From Troubled Waters To A Career In Construction

By Mark McLaughlin | September 28, 2010

It's amazing how far a big dream and passionate dedication can take you.

Seven years ago, Ernesto Oliva escaped Cuba and came to this country in a speedboat filled with refugees. He was determined to start a new life in America, and now he is using that same determination to win major awards in his chosen career.

Ernesto recently completed his apprenticeship at Miami's Air Conditioning Technical Center, more commonly known as AC Tech ( He also recently won the third in a series of four apprenticeship contests and then competed at the national level.

“My biggest challenge has been to keep studying to make sure I will win,” Ernesto said. “When I get home from a long day of work, I may want to go to sleep, but I will study instead.”

A Narrow Escape

Ernesto is no stranger to working hard to achieve a goal. He was 28 years old when he decided to escape the government suppression of his native Cuba. He bought and resold rum to raise the $8,000 he needed to buy a ticket to freedom: the last opening left on a 32-passenger speedboat.

En route, their vessel was approached by a boat filled with armed Cuban soldiers – but fortunately for Ernesto and the other passengers, the soldiers turned and left without firing a shot.

Seven hours later, Ernesto and his companions arrived in America.

“I sacrificed many things, leaving my mom, sister and beloved grandfather, but for a great cause, the most beautiful of all – to be free and useful to society,” he said.

Launching A Career In Contracting

Ernesto studied hard and became a citizen of the United States. He began taking classes at a local vocational school, where a teacher told him about Local Union 725's technical training center in Miami – AC Tech.

Now that Ernesto has found the career he loves, he is determined to be the best of the best. He will graduate to journeyman status on September 1.

According to Art Warren, director of AC Tech, “If everyone had the same dedication, desire and drive as Ernesto, our industry problems would be solved.”

AC Tech trains workers for the mechanical contracting industry, providing graduates with expertise in heating, ventilation, air conditioning, and refrigeration (HVACR), as well as piping.

Moving Up The Competition Ladder

The apprenticeship competitions are held by the United Association (UA) of Journeymen and Apprentices of the Plumbing, Pipefitting, Sprinkler Fitting Industry of the U.S. and Canada. AC Tech competed in the state-level competition from 1955 until 1974, when it was discontinued. After 1974, however, AC Tech continued to hold yearly competitions among its apprentices.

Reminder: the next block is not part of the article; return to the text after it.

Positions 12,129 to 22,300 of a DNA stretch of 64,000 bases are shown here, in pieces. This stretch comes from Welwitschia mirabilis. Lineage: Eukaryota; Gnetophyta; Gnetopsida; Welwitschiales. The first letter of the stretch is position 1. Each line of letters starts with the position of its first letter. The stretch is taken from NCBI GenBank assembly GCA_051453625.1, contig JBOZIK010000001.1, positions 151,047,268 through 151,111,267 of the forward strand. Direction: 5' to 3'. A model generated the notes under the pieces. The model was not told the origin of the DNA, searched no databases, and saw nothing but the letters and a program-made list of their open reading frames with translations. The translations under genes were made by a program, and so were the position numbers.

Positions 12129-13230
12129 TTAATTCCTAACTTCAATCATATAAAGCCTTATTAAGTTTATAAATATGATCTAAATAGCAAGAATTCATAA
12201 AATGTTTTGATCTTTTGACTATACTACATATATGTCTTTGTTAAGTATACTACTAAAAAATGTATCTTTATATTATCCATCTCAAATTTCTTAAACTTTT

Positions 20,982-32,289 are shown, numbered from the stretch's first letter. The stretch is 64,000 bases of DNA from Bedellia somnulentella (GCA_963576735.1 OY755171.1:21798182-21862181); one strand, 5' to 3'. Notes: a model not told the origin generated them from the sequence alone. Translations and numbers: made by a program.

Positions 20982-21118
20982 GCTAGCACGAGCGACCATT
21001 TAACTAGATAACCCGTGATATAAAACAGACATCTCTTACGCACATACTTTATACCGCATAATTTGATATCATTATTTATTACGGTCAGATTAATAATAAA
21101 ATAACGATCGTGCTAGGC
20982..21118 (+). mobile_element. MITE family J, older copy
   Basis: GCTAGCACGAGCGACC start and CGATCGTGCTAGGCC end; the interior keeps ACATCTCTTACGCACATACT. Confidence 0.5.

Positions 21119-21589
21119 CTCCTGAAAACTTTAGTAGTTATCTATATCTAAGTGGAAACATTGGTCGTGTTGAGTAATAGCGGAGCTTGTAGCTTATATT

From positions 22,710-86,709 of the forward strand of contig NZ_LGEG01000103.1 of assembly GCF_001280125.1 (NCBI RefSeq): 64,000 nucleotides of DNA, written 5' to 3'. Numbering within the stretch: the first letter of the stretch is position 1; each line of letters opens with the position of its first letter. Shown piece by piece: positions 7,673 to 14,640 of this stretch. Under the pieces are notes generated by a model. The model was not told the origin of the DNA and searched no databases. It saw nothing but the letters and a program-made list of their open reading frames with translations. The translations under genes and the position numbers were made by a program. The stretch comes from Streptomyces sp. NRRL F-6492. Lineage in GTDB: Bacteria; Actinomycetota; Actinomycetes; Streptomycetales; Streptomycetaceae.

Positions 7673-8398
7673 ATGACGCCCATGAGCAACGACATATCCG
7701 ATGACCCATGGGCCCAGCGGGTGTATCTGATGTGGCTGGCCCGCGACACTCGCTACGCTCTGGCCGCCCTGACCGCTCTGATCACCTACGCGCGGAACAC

Last year the state competition started up again. Ernesto entered, having already won a local competition, and he won at the state level as well.

After winning the state contest, Ernesto went on to win the UA regional apprenticeship competition in which 13 states were represented. There were five categories in this competition – Pipefitting, Welding, Plumbing, HVACR, and Sprinkler Fitting.

The competition consisted of a written test and 12 hands-on projects. These projects allowed the contestants to demonstrate their problem-solving skills.

“They tested me on what to do out in the field, for both residential and commercial projects,” Ernesto said.

The contestants were evaluated by 12 judges. Art Warren was the regional competition's HVACR chairman, and he also served as a judge, along with Mack MacKinnon, training coordinator at AC Tech. Contestants were identified by numbers rather than names to ensure anonymity.

Then, in August, Ernesto went on compete in the final, national-level round of United Association apprentice competitions in Michigan. About 2,500 plumbing and pipe fitting professionals were there – and when the scores were in, Ernesto had placed third overall.

His Greatest Supporters

His greatest supporters are his family members in Cuba.

“My mom is waiting for me to win the next one,” Ernesto said. “My sister is sure I can do it.”

Ernesto misses his family, but he works hard so he can send money to them in Cuba on a regular basis.

Although his apprenticeship at AC Tech is over, Ernesto will not be taking any time off now that he is out of school. He will keep on working and studying. He is employed by DebonAir Mechanical Air Conditioning in Hialeah, FL.

“DebonAir is very proud of Ernie,” said Charlie Aleshire, owner/vice president at DebonAir. “He is an essential part of the DebonAir team. His attitude and work ethic are unparalleled.”

One reason why Ernesto keeps winning the competitions is because he is always practicing his skills.

“In all five years of my apprenticeship, I have never run out of work,” he said. “I've been working since the first day.”

Author Information
Mark McLaughlin regularly writes about green building, workforce training and other construction-related topics.